Poetry is my mistress, I know that may sound a cliche but it is a reality that I experience daily. She is demanding, she forces me to act bold, unafraid, and she pushes me to always be original, to remain true to myself, and to explore new territories. Whenever I am happy or sad, she lets me express my thoughts or vent my frustrations. She never judges me. She just listens. She only encourages me to let it all out and she likes to expose me naked. My life without poetry would just be like a pile of waste. To move forward, to live my past behind, to move on, I need her. She calms me down when I am angry, mad, or disgusted. She gives me comfort when I feel alone. She joins me too to celebrate my moments of happiness. She helps me escape from my worries, troubles, dilemmas, disappointments, hurts, etc. I need no alcohol, cigarette, or any other substances that certainly have the potential to ruin my life. She replaces them all. She is the best mistress one can ever ask for. I am obsessed with her. And I would rather be obsessed with her than anything else. She allows me to tell my truth, which can either have a healing or a negative effect on readers. I know that the truth hurts. No one wants to heart it, including me. But she forces me to face, express, explore, and share it with others! But when I share what comes out of me, I never intend to hurt or harm anyone.

How many blogs do you have?

I have three blogs: Kweschn, Destination-X, Kemetsahift Alem (Books World) ... Kweschn is where I post my original works, poems and short stories mostly. Destination-x is where I re-post what I discover online. Kemetsahift Alem is where I share quotes or excerpts taken from Ethiopian literary books, written in Amharic (Ethiopia's official language), Afaan Oromo (second widely spoken language, similar to Somali, it's a Cushitic language), Tigrigna (third major language, which is also the official language in Eritrea, similar to Amharic--both are semitic languages).

How long you have been blogging?

Since I was a Freshman in college, end of 2004. But I have a love and hate relationship with blogging. I used to create blogs and destroy them after a month or so. The one blog I had before these three blogs lasted almost 2 years. I mainly blogged in my mother tongue Amharic.  I used a pen-name then. And still I was terrified by the idea of getting exposed, judged, scrutinized by readers. People were very positive about my writing, but I never considered my writing as good. I still have that insecurity, but the more i write, the better I am getting at fighting it.  So I deleted that blog. Most of my friends were unhappy. However, I couldn't help it. So I created these new blogs, each different from the other. Now I blog almost daily. And I don't think I will delete any one of them. But you never know.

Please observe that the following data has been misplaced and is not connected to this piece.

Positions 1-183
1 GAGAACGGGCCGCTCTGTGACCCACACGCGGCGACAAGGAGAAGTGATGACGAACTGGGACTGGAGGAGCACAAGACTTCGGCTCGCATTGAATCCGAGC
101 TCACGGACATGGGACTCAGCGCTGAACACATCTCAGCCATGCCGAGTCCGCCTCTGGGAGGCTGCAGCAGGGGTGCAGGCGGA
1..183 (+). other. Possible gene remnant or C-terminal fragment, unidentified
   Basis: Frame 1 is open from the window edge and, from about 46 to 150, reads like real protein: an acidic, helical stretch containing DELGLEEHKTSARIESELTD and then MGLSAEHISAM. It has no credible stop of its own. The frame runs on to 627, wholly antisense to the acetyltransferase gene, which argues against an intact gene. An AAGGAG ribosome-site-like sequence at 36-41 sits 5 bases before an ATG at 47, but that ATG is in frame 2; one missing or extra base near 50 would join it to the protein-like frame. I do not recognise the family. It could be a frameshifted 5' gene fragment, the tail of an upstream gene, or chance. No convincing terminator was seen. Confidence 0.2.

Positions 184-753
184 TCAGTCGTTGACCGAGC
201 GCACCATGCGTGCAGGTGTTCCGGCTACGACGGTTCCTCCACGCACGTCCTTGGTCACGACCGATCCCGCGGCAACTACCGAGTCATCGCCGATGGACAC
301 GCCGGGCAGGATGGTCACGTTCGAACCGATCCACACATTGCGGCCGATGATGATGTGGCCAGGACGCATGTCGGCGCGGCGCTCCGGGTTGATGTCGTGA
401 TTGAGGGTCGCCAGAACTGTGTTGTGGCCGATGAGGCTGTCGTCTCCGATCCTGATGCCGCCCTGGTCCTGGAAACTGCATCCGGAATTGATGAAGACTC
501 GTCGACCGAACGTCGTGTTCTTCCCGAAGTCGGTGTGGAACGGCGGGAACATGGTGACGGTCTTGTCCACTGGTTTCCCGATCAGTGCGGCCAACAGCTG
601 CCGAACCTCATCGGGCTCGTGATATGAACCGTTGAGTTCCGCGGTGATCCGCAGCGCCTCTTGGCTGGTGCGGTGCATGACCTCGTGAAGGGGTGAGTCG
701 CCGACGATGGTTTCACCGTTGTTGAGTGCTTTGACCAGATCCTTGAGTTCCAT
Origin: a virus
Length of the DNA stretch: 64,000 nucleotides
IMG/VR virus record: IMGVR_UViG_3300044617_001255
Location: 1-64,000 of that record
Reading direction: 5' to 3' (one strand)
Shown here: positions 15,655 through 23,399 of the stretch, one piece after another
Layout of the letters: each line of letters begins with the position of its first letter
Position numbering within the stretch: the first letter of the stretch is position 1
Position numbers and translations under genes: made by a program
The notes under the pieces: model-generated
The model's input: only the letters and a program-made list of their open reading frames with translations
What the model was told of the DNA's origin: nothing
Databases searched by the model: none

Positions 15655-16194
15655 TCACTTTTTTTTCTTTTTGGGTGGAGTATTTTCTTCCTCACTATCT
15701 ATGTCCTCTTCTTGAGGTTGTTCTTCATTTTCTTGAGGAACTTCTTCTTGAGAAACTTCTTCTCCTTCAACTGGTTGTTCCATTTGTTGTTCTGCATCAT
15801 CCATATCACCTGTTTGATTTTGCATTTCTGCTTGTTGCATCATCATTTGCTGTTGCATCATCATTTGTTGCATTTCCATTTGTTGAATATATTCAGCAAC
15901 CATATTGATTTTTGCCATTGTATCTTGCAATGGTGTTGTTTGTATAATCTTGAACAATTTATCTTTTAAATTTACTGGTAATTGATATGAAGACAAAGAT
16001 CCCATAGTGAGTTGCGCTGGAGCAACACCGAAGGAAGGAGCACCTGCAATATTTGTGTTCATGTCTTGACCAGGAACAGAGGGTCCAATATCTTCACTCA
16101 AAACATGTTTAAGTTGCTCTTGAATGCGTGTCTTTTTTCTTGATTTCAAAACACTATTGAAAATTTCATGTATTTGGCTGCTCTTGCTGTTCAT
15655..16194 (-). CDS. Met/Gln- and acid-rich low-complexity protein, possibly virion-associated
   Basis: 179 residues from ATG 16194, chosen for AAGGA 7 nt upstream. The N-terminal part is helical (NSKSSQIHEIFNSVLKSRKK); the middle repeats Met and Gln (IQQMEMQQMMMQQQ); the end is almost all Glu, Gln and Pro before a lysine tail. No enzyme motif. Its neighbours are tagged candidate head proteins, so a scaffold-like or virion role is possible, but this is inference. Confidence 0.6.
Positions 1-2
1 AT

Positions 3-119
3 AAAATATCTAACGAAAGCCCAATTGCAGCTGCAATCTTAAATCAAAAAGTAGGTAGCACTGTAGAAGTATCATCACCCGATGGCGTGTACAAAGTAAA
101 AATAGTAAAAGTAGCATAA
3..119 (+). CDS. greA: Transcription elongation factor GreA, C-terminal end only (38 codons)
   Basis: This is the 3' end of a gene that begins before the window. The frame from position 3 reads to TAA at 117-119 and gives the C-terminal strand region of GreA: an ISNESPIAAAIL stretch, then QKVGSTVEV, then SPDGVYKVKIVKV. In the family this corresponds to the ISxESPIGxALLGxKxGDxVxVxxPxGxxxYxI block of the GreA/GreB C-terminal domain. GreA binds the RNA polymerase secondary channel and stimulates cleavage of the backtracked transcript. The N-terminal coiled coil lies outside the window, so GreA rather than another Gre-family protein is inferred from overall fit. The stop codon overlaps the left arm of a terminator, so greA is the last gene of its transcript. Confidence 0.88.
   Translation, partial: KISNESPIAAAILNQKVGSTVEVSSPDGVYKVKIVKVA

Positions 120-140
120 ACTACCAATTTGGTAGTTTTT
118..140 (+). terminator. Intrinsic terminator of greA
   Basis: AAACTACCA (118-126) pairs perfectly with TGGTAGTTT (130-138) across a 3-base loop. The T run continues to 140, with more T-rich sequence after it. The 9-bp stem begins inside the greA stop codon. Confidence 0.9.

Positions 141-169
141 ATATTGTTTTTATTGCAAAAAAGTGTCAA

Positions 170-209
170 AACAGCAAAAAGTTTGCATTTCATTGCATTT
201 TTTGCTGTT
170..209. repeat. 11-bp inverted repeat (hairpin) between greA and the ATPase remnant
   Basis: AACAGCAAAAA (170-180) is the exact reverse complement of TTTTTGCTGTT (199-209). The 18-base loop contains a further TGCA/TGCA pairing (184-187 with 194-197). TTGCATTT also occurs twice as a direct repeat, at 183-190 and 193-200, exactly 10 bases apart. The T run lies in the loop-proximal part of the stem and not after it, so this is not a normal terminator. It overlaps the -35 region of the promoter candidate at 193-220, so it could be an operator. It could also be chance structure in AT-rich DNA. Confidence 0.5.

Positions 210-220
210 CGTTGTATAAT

Which poem you have written so far best demonstrates your poetry talent?

That am not sure. If the question was "which poem is your favorite", I would probably answer it, but this too would be hard since all are my babies. I don't think that I have a poetry talent. I am my own worst critic. Even though I believe my writing is not good, I just write to liberate my soul, I have to write, otherwise, I would go mad or something.

So if I were to be like the horrible parent who favors one child over another, I would pick this poem as my favorite: ... I wrote it recently, and I like it a lot. I never thought that I would write about Yellow in such affectionate manner even though I always considered it as one of my favorite colors. I thank my Yellow Flower who inspired me.

When I think of you, I think of YELLOW
I feel very calm, relaxed, and mellow
I feel so joyful, I feel so happy
I reach out to you like a puppy
You are my yellow, my source of peace
My glimmer of hope, my autumn kiss
You inspire me, my yellow petal
I jump, I fly, I feel immortal
You make me smile, my Northern Star
When I think of you my tears disappear
You put me into a light trance
When in my mind your lips touch my lips

Thank you!


#2: Julian Corvinus Javier

What is the reason you participate poetry picnics of  Jingle Poetry At the Gooseberry Garden?

- it always has been my dream to touch the sky, to reach the stars, even amidst through all the difficulties and hardships, pain and suffering, anguish and turmoil, and all the rough memories from and of my life. the reason I participate in such activities is to make use and maximize this gift of creating literary art. i want the world to know of this gift that was given to me. I want to share and show the world what I can do. when I create poems, it has always been my goal to make a masterpiece that is better than the previous piece trying to outdo and outwit myself whilst touching the hearts and souls of my readers, making them smile and feel happy, making them feel sad, making them feel angry, making them laugh, making them cry, or sometimes even scare the crap out of them. I want to communicate using the language of my heart, my passion, that which is poetry to all the souls I can reach with my poetry all over the planet.

How does writing poetry impact your life?

- without poetry, I may have died long ago. I would've become a lunatic in a correctional facility or maybe even a crazy fiend of evil intent killing people without remorse whilst killing mine own soul. when I finish a poem it makes me feel calm.

Why poetry?